Economy

The Maasai are protecting their intellectual property rights, what of others like India's Warlis?

 
By Latha Jishnu
Last Updated: Wednesday 28 March 2018

Illustration: Tarique Aziz

If you ask a random group of people about the Maasai you would very likely get starkly different responses. The older generation would in all probability identify the Maasai as the proud warrior tribe found in Kenya and Tanzania who are known for their trademark red-checked shuka (blanket-like cloth), fine beadwork and their joyous dancing. Younger persons would in all innocence say sneakers, scarves, towels, luxury vehicles, swimsuits, dresses and moccasins.

According to a specialist advocacy group, Light Years IP of Washington, DC, more than 1,000 companies, among them the high priests of fashion, such as Louis Vuitton, Calvin Klein and Ralph Lauren, apart from iconic car manufacturers such as Jaguar Land Rover, have used Maasai imagery or iconography to sell their brands. Some of these companies have even patented their Maasai brands. The style and name of this East African tribe is so widely imitated that, Ron Layton, head of Light Years IP, which works on public interest intellectual property (IP) issues, estimates the value of the “Maasai brand” at more than US $10 million a year.

There are two million Maasai in East Africa and nearly 80 per cent of them live in poverty. Since the Maasai do not get any compensation from the global brands which have used their name and cultural iconography to sell billions of dollars worth of goods over the decades, Isaac Ole Tialolo, a Maasai, teamed up with Layton to set up the Maasai Intellectual Property Initiative (MIPI) to protect the tribe’s interests flowing from its cultural heritage. Founded four years ago, MIPI has been asking companies not to use the name Maasai or copy the Maasai style without a licensing agreement.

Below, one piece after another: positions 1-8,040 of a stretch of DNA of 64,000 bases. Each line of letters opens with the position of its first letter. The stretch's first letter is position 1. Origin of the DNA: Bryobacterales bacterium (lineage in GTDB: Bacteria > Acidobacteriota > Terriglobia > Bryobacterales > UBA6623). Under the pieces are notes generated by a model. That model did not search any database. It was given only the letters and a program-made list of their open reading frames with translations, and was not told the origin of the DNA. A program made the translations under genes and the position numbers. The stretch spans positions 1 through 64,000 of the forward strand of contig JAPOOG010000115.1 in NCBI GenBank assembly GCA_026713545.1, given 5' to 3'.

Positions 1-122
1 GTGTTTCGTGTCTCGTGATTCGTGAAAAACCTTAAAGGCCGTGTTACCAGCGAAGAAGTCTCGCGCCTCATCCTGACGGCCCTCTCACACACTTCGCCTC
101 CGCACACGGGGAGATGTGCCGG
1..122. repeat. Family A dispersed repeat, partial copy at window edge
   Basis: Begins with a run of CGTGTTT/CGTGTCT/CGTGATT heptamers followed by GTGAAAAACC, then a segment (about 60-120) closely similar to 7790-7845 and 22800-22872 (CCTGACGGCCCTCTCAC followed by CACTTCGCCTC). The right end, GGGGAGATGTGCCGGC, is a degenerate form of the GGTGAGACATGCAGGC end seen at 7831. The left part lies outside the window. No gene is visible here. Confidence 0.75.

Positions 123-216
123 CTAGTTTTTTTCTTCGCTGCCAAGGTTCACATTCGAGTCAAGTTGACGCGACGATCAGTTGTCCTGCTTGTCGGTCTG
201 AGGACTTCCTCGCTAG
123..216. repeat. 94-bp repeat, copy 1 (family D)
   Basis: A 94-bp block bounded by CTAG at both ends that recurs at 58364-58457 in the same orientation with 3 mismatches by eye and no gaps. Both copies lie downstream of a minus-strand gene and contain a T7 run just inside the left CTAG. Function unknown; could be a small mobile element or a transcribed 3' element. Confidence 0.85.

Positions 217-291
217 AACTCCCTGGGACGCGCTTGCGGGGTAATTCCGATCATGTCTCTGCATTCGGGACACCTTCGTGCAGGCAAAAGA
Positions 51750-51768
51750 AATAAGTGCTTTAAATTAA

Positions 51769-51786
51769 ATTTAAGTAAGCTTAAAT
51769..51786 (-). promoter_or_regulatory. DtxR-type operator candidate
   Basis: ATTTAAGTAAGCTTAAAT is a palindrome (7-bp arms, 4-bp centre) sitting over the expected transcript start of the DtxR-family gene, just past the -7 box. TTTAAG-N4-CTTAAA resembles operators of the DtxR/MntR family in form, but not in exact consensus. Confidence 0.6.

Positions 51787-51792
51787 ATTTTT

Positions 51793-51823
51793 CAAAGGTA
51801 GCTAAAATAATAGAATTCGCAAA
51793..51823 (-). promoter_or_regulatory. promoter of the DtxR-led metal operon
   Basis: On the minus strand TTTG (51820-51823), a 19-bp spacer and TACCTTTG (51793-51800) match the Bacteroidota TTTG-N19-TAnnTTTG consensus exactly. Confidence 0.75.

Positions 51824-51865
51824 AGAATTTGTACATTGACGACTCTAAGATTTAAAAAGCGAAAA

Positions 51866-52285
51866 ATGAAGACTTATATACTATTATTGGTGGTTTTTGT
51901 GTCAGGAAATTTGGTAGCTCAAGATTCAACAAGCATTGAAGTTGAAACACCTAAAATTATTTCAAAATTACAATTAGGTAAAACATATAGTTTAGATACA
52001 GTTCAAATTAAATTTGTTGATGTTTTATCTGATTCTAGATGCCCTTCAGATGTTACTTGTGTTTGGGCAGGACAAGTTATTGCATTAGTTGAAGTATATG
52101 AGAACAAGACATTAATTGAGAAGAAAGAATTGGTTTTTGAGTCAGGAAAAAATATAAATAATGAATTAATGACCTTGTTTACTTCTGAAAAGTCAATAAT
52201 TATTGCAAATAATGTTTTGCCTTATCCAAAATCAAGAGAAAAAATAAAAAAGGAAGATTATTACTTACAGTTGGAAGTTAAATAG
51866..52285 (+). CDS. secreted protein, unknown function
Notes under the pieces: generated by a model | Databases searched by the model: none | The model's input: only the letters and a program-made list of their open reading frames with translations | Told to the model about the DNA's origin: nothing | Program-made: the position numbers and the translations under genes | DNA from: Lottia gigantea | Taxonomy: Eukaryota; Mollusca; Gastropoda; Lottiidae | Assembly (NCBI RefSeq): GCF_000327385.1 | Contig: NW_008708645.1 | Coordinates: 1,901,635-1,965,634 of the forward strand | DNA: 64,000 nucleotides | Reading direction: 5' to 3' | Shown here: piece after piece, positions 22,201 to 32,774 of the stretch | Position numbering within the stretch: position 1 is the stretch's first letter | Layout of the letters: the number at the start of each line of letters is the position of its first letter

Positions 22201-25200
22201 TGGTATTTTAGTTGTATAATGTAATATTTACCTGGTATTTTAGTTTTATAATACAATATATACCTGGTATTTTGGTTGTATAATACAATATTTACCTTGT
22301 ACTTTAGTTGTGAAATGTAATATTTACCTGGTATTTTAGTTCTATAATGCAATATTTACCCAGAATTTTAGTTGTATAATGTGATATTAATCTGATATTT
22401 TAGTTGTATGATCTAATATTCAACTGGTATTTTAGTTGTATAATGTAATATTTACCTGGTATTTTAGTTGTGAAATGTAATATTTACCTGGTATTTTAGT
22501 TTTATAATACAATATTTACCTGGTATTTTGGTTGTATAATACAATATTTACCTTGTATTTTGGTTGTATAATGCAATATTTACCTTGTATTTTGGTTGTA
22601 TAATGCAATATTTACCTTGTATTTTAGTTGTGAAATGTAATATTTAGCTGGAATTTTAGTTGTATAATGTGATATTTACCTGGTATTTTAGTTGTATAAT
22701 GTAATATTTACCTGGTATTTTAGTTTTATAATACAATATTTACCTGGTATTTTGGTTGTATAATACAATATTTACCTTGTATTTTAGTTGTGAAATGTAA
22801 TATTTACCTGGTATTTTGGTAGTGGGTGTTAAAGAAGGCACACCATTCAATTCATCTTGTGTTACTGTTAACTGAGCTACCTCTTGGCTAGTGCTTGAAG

Layton was roped in because one of his companies, Position Business, had helped Ethiopian coffee growers to build a global trade for their premium coffee. Royalty claims by the Maasai are worth hundreds of millions of dollars, according to Layton, who believes the tribe could earn substantial money by getting companies to agree to part with a percentage of the retail value of their goods as royalty. Although cultural motifs are not covered by formal IP rights, the founders of MIPI hope that they can persuade companies across the board to fall in line.

The first success came in February when MIPI struck a deal with Koy Clothing for 5 per cent royalty payments on the proceeds of its Maasai-inspired line. A report in World Trademark Review quotes Layton as saying that he hopes the agreement, though not based on any formal IP rights, would encourage larger fashion houses, such as Louis Vuitton, to transfer their Maasai-related trademarks to MIPI and pay a license fee for use of its brand. The deal has given MIPI confidence in the morality of its demand since it was quoted as saying that it expects nothing less than 5 per cent royalty. “Just because the Maasai are a tribe doesn’t mean that they will accept less than the market rate,” says Layton.

If only such outcomes were possible in India. The rich cultural heritage of its tribesfolk has been coolly appropriated by commercial entities without so much as an acknowledgement. The biggest thievery has been by Hindi commercial cinema (Bollywood) which has taken folk music lock, stock and barrel and minted crores of rupees without sharing the benefits with the original musicians, such as the Manganyars of Rajasthan.

Some years ago, the Warli tribe of Maharashtra got IP protection for their art, a distinctive linear depiction of human figures with high use of triangular shapes. Sought by Ayush, or Adivasi Yuva Shakti, based in Thane district, a GI or geographical indication trademark was given to the non-profit. Ayush had hoped it would benefit the tribe. While Warli drawings are hugely popular now, used in everything from pottery to clothing, no money has ever gone to the Warlis themselves.

(This column was first published in the 1-15th March issue of Down To Earth under the headline 'Protecting a tribe's band').

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